> members'   (making everything else 'non-board-member-talk')
>
>
>
> A final point I would like to make, is that I would argue that OWASP
> projects should (from a quality point of view) be 'as good if not better'
> than the current commercial equivalents, and more and more, we need to put
> more pressure on our leaders to deliver better tools (in some way this is
> what we are doing at the GPC and new project assessment criteria)
>
>
>
> We also should not be afraid to point our OWASP leaders to other Open
> Source projects that can help their tools (this way they don't have to
> reinvent a lot of wheels)
>
>
>
> Second, you have a commercial relationship with IBM (of some sort) which
> makes your thoughts about open-source static analysis projects seem biased.
> (I say **seem** because I know that you are not – but I’m talking about
> appearances here).  I know WALA is open source too, but I believe it comes
> across wrong.  We just need to be careful here.
>
>  My view on this is that as long as the recommendations I make, are for
> other (OWASP or not) Open Source projects, then It is OK to make those
> recommendations.
>
>
>
> I would agree with if I had said *"..Hey man, just use IBM's RSAr engine,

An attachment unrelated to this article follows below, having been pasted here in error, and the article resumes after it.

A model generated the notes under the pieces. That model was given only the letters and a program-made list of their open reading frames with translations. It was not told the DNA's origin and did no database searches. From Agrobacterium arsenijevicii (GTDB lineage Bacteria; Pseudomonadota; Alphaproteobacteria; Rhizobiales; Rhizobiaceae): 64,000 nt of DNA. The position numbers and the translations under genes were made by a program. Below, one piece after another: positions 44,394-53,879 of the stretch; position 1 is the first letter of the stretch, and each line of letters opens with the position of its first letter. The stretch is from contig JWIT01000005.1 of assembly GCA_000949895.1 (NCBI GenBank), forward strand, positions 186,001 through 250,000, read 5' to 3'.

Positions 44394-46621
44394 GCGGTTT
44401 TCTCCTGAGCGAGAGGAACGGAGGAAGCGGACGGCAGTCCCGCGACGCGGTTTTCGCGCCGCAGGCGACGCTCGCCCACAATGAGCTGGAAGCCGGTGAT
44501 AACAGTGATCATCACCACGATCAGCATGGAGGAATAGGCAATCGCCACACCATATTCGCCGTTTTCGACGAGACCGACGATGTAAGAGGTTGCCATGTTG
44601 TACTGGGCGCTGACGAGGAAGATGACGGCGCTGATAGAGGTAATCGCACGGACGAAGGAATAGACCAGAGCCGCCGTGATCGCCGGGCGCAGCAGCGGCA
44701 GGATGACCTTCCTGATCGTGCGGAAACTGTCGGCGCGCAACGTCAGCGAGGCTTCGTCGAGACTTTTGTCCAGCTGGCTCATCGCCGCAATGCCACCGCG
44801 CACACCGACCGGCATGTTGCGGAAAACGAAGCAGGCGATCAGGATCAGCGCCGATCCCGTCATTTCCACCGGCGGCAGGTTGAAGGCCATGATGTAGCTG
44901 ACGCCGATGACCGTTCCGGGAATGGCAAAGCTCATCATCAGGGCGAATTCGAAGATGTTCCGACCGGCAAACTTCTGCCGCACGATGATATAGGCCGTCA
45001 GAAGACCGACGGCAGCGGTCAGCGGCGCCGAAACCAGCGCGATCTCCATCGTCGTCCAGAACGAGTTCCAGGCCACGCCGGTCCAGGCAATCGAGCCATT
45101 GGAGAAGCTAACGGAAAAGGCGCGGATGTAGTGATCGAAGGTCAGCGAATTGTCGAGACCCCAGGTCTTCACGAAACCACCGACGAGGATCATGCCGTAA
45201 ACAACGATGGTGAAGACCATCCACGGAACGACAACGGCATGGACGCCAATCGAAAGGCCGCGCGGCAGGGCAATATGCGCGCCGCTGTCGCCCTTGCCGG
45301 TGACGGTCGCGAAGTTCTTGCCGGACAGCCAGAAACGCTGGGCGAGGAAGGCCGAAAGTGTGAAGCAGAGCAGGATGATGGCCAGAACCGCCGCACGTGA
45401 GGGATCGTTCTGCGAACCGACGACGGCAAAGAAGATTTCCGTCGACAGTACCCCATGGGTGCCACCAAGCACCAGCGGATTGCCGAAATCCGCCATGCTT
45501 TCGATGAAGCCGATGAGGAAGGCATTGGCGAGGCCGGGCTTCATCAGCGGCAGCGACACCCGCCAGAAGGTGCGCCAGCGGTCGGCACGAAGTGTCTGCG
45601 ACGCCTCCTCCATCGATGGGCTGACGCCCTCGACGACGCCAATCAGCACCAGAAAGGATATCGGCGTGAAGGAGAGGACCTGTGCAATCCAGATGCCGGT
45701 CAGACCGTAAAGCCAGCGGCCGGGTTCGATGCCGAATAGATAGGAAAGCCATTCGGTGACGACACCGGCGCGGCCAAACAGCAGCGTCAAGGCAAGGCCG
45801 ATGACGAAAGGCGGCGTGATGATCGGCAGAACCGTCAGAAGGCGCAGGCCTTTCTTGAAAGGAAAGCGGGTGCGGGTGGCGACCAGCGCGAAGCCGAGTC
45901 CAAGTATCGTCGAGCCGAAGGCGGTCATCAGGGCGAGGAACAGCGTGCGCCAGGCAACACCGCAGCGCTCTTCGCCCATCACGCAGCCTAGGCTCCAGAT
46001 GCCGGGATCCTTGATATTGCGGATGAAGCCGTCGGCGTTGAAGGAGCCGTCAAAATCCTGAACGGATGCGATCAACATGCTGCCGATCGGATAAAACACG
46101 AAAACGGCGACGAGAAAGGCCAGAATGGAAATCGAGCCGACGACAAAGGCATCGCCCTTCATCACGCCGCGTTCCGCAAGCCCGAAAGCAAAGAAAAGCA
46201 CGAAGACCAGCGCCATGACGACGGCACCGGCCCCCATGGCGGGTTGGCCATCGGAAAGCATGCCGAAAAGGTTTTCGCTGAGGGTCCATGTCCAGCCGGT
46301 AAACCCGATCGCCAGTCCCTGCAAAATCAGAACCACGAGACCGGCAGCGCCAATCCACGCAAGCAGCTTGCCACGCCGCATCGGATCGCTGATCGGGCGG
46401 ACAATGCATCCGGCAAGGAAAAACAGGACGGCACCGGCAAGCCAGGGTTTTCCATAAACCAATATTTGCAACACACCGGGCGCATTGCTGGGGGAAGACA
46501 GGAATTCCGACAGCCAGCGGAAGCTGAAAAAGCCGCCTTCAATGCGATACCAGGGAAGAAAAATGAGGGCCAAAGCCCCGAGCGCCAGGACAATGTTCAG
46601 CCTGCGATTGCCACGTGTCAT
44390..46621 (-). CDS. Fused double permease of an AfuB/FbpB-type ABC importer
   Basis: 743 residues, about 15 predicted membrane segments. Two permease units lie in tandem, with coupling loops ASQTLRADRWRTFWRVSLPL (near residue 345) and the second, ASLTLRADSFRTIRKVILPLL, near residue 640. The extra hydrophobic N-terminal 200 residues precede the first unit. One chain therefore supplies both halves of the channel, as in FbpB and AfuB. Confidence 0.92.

> it is non Open Source but it is well priced ... ", *that would had been a
> conflict of interest since I would be pushing Orizon to use a Commercial
> Engine on top of its Open Source code (note that I only moved O2 to OWASP
> once it had enough 100% Open Source functionality that It would be useful
> even without an Ounce's Engine license)
>
>
>
> Because of my currently relationship with IBM (contract still to be signed
> :)  ) I do (or will) have a better insight of what they are doing over
> there. BUT I don't seen any harm (and please correct me if I am wrong) on
> trying to build some bridges and connect OWASP with existing IBM (or other)
> Open Source projects.
>
>
>
> Let say for example that an OWASP project was implementing their own
> database, shouldn't we have the duty/right to say to them *"..Hey , why
> don't you use MySQL or HSQLDB instead?...."   *(regardless if the person
> doing the recommendation was working for Sun/Oracle)* *
>
>
>
>  Third, Orizon is security-focused and supports many languages.  WALA
> appears to be for Java only and is not security focused.  Were you
> suggesting that Orizon look to WALA as an engine to help with security
> analysis?
>
>  Yes, that is exactly what I am proposing: *"... Orizon look to WALA as an
> engine to help with security analysis..." *:)
>
>
>
> Note that It is going to takes years for Paolo to get Orizon to do (for
> Java) what WALA can do today, and WALA can be extended to support other
> languages.
>
>
>
> I know this is always going to be a challenge for us, as we all have
> commercial relationships, but I’m hoping to keep on top of it so that we
> protect non-commercial nature of OWASP.
>
>
>
> Sure, but I still fail to see the problem in pointing on OWASP project to
> another Open Source project (regardless of who paid for the original
> research)
>
>
>
> Any I missing something here? Am I not supposed to make comments on IBM
> open source tools?
>
>
>
> If my explanations above still fail to convince you, please help me to understand the issue (btw, once we cleared this out amongst us,
> I will write a blog post about my 'WALA comment to Paolo')
>
>
>
> Dinis Cruz
>
>
>
> --Jeff
>
>
>
>
>
>
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>
>